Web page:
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  7. #27
    i love skylights's Avatar
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    Just based on people I know, I don't think SJs are as common as many think. I consider myself fairly average and I know huge amounts of NPs and SPs. I probably know less NTs - to me, they seem more like a statistical anomaly.

    The most significant thing about SJs that seems too stereotyped for me is the idea of rigidity. Yes, I do think they have a certain strong rigidity, but so do NJs; that's the nature of J itself. But because NJ is more conceptual, they tend to create conceptual barriers, and you can see that in the "one-track" thinking that many NJs exhibit (no offense NJs, that's how you achieve your visions so well). Whereas SJ is more concrete, so SJs tend to create more concrete barriers, ones that we can see in the real world. So SJ is given the "rigid" stereotype, but the truth is that they are just as open to information as anyone else, and you can see this when you present solid concrete evidence to an SJ and they say, hey, that's a much better idea!, and let you take over. In some ways SJs are more open than NJs, because you can present an SJ with tangible evidence, whereas it's much harder to present an NJ with conceptual information, especially given that their own vision is more mired in the subconscious to begin with.

    So to bounce off of that, there's this conception that SJ automatically means rule-following, but what I see that manifest more as is a willingness to defer to people who possess a greater quantity and/or quality of concrete information. The SJs I know are likely to defer to doctors/police/experts/etc, as far as I understand, because they believe these people to be more knowledgeable about their area of expertise than they themselves are, and therefore there is a general assumption that the people making the rules are more knowledgeable about the situation the rules apply to and why they are necessary or at least advisable. As a habitual rule-breaking NP, I can say that there have been quite a few times when I have been caught feeling rather stupid for breaking a rule I felt confining (eg, wearing non-slip shoes to work, since they are usually ugly and uncomfortable) and subsequently discovering firsthand why I probably should have just sucked it up and adhered (eg, slipping 3 feet across the floor and falling hard on my ass in an olive oil spill). Anyway, what that also entails is that when an SJ breaks the rules, they know good and well what exactly the rule is and why exactly they are breaking it and what the potential consequences are and why they are risking that.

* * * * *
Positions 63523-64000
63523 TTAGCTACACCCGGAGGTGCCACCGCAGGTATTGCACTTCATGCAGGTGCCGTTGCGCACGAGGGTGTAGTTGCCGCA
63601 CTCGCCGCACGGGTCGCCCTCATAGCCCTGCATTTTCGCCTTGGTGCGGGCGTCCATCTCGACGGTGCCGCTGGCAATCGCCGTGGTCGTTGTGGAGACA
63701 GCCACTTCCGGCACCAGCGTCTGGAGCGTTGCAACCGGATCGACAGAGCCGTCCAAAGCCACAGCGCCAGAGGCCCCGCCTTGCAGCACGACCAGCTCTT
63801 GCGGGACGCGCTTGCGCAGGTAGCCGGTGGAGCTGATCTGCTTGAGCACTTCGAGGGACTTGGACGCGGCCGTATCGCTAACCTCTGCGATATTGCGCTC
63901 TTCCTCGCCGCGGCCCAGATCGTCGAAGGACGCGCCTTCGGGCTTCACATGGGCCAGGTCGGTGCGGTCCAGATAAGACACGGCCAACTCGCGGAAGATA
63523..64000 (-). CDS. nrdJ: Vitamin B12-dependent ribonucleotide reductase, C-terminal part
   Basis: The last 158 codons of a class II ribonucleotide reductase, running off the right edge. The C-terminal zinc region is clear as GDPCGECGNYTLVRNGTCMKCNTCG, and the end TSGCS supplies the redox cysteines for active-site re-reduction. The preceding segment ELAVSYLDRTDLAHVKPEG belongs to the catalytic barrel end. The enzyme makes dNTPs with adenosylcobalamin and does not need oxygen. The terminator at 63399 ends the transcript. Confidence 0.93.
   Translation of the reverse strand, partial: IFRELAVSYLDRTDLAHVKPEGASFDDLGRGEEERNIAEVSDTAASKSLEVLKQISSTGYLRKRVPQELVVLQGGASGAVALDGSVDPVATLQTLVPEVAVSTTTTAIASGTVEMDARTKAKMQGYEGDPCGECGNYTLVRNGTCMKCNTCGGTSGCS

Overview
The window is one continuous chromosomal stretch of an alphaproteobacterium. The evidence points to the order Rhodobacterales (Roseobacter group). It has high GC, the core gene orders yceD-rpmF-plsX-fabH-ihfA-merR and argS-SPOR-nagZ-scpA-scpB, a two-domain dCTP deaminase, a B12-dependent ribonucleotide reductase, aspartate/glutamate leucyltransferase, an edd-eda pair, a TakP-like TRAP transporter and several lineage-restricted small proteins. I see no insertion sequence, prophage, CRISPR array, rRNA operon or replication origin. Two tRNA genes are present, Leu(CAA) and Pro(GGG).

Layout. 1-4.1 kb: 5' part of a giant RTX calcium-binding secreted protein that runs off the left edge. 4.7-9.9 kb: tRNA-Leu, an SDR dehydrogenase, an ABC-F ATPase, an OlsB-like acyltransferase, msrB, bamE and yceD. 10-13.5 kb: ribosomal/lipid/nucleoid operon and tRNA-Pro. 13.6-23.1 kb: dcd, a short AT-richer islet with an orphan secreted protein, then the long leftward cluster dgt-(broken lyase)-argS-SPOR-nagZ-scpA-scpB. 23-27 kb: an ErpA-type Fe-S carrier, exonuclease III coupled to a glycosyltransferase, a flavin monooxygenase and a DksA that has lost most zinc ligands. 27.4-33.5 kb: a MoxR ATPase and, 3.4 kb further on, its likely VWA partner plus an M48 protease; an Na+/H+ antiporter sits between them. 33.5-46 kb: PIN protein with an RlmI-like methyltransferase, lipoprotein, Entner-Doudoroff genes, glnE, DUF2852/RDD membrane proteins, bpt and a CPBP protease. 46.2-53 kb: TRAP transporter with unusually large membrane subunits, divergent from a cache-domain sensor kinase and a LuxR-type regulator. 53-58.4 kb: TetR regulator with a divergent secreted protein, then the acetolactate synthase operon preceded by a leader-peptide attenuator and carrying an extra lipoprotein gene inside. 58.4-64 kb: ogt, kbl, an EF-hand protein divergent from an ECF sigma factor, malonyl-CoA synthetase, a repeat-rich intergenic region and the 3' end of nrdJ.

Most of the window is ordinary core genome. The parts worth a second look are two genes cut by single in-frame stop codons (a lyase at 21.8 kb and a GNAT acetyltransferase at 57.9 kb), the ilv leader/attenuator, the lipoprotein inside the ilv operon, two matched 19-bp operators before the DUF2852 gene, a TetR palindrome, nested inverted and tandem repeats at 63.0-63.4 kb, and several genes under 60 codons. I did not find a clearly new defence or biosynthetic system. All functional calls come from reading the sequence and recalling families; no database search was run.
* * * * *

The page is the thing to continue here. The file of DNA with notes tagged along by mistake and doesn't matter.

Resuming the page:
Furthermore, I think the SJ emphasis on the past and on the cultural milieu is another aspect of that concrete-evidence usage. The past is a good touchstone because it's a wealth of information just sitting there, ripe to be used. We already can see in the past what worked and what didn't and why. It's not a guessing game, so why would we spend more time analyzing patterns that may or may not lead us to a beneficial conclusion? (My favorite NJ example, Hitler - that man sure knew how to get results, but, in retrospect, what a fucking awful mess he made.) The cultural milieu is also a good touchstone because it presents us with paths that we can see will currently work. Maybe they're not better than what could theoretically be done, but they're more likely to work. Hence NJs are very hit-and-miss, whereas SJs are more consistent. They're less likely to totally blow things out of the water but they're more likely to get steady positive results. And whether or not that's better really depends on your line of work - given a surgical procedure, I'll err to the consistency of the SJ every time (not saying an SJ surgeon is better, STPs might actually have the upper hand there, or more likely simply whoever has the steadier hand, but can you see what I mean?).

    I'm not saying this can't manifest in an unhealthy way of being too willing to conform and assuming that others have more or better-quality knowledge when they actually don't, or being stubbornly attached to old ways of doing things, but I think the SJ stereotype is, as stereotypes typically are, overblown and misunderstood.

    Obviously if SJs disagree with any of this analysis then please correct me.

  8. #28
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    I agree with the OP.

  9. #29
    meh Salomé's Avatar
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    Quote Originally Posted by Patches View Post
    TLDR; Biased sample. Your argument is invalid.
    Yes.

    Quote Originally Posted by AffirmitiveAnxiety View Post
    True, but that can easily be turned right around onto the MBTI statistics that claim they are a majority.
    No.

    Quote Originally Posted by karmacoma View Post
    I think ENTP and ESFP are the most common types in our nation right now. We want our freedom, we want our fun, we want our excitement, we want our instant gratification, and we want escape from reality - few people NATURALLY want to maintain boring tradition,
    So how come Romney is riding so high in the polls?
    Quote Originally Posted by Ivy View Post
    Gosh, the world looks so small from up here on my high horse of menstruation.

  10. #30
    this is my winter song EJCC's Avatar
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    Quote Originally Posted by AffirmitiveAnxiety View Post
    Of course...you have taken a big risk here since you dont state any statistical evidence for such a claim. Most wont look beyond that.
    ^ This. It's a shame, but it seems to be true, so far.
    just how you can tell a stupid Intuitive from a stupid Sensor?
    +1